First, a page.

Millions seek less work, a few win enormous pay
Labor Day is when to assess the future of work
We trim, blend, and append three 2008 articles: “More Americans search for quality part-time work” in The Christian Science Monitor of August 25 by Marilyn Gardner, “Should Uncle Sam Be Helping CEOs Get Richer?” at AlterNet of August 28 by Sam Pizzigati, editor of the online weekly Too Much, and “The Future of Work: Where the Labor Movement Is Heading” at AlterNet on September 1 by Global Labor Strategies.
by Jeffery J. Smith, September 2008Gardner: Once confined primarily to entry-level or hourly-wage positions -- retail, clerical, fast-food -- part-time work is becoming the province of professionals, as more parents, retirees, and young people seek flexible schedules.
More than 25 million people hold part-time jobs in the United States. That work can range from administrative positions to IT, sales support, graphic design, engineering, law, and finance.
Demand for higher-level part-time posts outstrips supply. Women with children lead the charge for a better deal.
On average, only a quarter of firms offer healthcare benefits to part-time employees. Just one-third of part-time employees in the private sector receive retirement benefits.
In the past decade, the number of part-time jobs at all levels has increased nearly 10%. But not everyone working reduced hours does so by choice. The number of people involuntarily working part-time has risen to 5 million.
JJS: While some are willing to take less pay to enjoy more time off, for others the sky’s the limit when it comes to money.
Pizzigati: The Executive Excess 2008 report notes top CEOs in the United States pocketed $10.5 million on average. That’s 344 times the pay of an average US worker -- and ten times the pay gap that existed 30 years ago.
The federal tax code lets top executives defer millions every year with no limits -- and quite often they get a guaranteed, above-market rate return on all the dollars they stuff in their no-limit stashes. Last January, Target CEO Robert Ulrich retired with over $140 million in his deferred pay account.
America’s highest-paid power suits are the managers of hedge and private equity fund partnerships. The top 50 of these fund managers last year averaged $588 million in take-home pay. Tax law lets them pay taxes at the 15% capital gain rate -- not the 35% top rate on ordinary income -- saving them $2.6 billion a year.
Top companies can deduct whatever they pay their executives, so long as they define that pay as a performance-based incentive, shifting $20 billion a year from taxable income to executive excess.
Stratospheric CEO pay is made possible in part by government bailouts and procurement. One example: Lockheed Martin is currently getting about 80% of its revenue from federal contracts. Lockheed Martin CEO Robert Stevens raked in $24 million last year, 787 times the pay of a typical US worker.
Pending before Congress are the Patriot Corporations Act which would give preference in federal contract bidding to companies that pay their executives no more than 100 times the pay of their lowest-paid employee. Other bills would end all the subsidies that encourage lavish CEO pay.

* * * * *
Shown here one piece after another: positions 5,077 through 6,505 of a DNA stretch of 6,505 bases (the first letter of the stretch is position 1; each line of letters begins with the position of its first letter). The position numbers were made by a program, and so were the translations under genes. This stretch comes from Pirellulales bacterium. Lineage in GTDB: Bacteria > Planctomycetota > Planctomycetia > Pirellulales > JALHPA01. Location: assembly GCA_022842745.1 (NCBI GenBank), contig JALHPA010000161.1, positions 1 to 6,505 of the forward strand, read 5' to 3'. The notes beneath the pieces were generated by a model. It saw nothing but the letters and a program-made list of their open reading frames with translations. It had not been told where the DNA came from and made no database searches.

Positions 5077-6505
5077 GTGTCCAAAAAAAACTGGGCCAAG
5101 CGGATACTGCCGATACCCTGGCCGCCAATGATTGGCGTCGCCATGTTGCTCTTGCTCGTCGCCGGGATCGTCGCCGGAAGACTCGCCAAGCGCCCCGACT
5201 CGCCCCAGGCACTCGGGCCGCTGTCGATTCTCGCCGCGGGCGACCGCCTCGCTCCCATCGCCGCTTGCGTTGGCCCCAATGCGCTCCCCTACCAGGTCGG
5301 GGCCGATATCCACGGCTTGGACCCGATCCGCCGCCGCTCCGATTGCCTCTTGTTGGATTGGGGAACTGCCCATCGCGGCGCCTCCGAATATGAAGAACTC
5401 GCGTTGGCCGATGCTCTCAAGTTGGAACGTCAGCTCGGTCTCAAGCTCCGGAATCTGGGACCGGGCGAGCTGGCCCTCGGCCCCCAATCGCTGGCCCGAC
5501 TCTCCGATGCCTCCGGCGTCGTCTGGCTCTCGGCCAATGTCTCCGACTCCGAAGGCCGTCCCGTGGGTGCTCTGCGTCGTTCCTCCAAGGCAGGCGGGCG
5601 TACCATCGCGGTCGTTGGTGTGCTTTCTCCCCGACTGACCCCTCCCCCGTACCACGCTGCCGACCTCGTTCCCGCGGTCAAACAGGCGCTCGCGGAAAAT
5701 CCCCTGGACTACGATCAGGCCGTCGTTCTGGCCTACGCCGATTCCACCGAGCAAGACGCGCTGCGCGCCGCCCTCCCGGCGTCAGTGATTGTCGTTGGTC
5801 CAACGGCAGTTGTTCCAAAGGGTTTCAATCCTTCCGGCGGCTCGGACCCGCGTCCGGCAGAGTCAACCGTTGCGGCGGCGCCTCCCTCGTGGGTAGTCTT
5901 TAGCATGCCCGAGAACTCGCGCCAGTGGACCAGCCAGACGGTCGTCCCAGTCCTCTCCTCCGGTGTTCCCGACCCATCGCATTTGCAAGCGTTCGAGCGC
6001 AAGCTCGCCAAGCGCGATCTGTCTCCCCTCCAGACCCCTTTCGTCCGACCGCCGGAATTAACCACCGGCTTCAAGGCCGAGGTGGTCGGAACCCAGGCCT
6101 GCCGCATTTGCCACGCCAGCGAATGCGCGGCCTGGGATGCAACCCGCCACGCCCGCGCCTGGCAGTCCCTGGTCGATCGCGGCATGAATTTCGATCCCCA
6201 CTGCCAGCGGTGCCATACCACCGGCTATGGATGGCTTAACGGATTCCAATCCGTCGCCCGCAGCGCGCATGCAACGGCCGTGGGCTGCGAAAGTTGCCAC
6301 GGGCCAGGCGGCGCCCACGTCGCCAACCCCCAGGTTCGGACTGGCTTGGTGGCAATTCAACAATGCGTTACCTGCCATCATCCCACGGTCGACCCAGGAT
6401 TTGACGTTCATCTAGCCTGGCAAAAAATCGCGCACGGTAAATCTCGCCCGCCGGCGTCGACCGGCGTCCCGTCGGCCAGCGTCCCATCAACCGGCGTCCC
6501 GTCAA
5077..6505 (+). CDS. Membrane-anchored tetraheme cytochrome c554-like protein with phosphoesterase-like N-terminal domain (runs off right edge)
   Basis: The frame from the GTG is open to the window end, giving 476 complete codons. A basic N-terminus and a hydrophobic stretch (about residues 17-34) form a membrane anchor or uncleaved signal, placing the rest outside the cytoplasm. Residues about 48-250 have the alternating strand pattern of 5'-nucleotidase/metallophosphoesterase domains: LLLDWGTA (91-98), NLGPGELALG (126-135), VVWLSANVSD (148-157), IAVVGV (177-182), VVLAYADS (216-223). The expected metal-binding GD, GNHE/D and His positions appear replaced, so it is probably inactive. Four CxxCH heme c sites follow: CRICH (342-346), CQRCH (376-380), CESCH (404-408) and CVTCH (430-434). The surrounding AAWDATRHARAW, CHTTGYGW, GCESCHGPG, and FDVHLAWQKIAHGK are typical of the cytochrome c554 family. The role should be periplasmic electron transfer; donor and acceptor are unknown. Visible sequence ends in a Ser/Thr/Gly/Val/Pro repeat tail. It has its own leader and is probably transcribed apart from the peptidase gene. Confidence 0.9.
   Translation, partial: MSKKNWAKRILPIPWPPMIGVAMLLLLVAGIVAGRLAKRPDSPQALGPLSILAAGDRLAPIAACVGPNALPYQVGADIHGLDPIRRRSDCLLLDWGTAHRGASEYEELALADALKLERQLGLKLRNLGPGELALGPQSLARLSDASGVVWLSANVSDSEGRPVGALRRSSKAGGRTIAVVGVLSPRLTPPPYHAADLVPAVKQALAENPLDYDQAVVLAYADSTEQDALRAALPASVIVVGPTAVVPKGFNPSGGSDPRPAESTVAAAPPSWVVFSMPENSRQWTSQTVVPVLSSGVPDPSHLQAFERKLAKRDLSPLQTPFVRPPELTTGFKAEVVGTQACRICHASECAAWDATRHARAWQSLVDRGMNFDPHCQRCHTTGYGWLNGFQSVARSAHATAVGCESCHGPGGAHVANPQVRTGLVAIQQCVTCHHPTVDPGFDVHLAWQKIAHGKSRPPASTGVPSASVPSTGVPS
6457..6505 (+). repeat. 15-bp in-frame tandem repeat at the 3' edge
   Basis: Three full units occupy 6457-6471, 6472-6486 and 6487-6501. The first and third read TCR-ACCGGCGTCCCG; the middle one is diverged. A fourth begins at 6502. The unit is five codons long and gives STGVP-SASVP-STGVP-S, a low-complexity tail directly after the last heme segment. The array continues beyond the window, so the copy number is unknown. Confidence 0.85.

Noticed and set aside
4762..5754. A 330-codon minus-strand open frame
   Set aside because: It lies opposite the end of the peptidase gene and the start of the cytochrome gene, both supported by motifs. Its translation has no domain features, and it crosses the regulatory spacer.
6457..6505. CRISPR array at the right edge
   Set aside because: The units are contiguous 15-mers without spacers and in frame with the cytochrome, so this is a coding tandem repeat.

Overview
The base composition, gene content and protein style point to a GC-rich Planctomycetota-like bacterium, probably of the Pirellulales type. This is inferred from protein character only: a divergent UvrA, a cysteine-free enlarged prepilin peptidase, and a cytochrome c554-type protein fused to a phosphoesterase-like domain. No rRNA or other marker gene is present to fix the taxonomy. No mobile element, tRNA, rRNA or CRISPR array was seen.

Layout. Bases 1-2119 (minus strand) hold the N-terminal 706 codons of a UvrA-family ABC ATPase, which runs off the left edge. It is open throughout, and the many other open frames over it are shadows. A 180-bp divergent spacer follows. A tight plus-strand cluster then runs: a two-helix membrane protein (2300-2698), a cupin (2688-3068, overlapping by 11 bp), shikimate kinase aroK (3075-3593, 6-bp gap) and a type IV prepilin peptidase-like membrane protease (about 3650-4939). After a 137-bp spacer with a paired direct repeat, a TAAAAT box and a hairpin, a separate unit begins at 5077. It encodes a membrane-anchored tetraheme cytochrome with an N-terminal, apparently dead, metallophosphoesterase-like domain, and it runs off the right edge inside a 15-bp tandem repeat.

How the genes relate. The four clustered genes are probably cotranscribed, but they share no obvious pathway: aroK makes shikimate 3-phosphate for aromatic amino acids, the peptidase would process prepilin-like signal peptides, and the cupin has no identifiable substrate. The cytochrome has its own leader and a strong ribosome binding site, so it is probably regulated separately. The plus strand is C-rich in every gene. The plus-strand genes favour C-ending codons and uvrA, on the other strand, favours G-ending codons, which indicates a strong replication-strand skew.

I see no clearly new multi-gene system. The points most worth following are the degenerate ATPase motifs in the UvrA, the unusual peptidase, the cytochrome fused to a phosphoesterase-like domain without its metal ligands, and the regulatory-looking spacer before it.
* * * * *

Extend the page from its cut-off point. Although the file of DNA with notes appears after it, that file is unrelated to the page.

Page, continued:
JJS: While overpaying for products like weapons is part of corporate welfare, there’s also undercharging for leases of resources like oil, even failing to collect any royalties at all. To top it off, there’s the direct grant from the public treasury to help a powerful corporation that needs no charity, such as subsidies to MacDonalds to sell hamburgers in Paris. Without such largesse, CEOs could not be overpaid nor Big Business be so big.
Global Labor Strategies: Conventional trade unionism is pretty much over. It's time to figure out what should come next.
It has been decades since Labor Day was a celebration of workers and trade unions as its 19th century founders intended it to be. Today it marks the end of summer.
In the US, only 8% of private sector workers belong to a union. Vast sections of the country are essentially union free.
Like any movement under attack, labor generally resists as disloyal critical thinking that challenges established tenets and practices.
But marginal changes in labor law do not address the dynamics of capital mobility, new corporate structures, and contingent staffing strategies that undermine organized labor.
In the era of globalization, labor needs a movement to build cross-border solidarity and overcome the polarization of wealth and the persistence of poverty.
JJS: Would-be reformers often link wealth with poverty yet seldom know of the book, Progress and Poverty by Henry George, whose birthday falls on or near Labor Day. George shows how labor and capital should be partners, were it not for the absentee ownership of land.
When owners do not have to pay rent to their community, then land becomes an object of speculation. With its supply curtailed, its rent rises, at the expense of wages. Denied locations on which to work, excess labor must compete among itself, further driving down wages.
To reverse that chain of sorry events, we need to de-tax labor, even de-tax capital, and instead recover the rents paid for sites and resources. Then owners would compete among themselves and workers would enjoy the leverage to negotiate higher salaries -- at the expense of CEO excess -- plus shorter hours. That is, once a critical mass links land, labor, and liberty.
Jeffery J. Smith runs the Forum on Geonomics.
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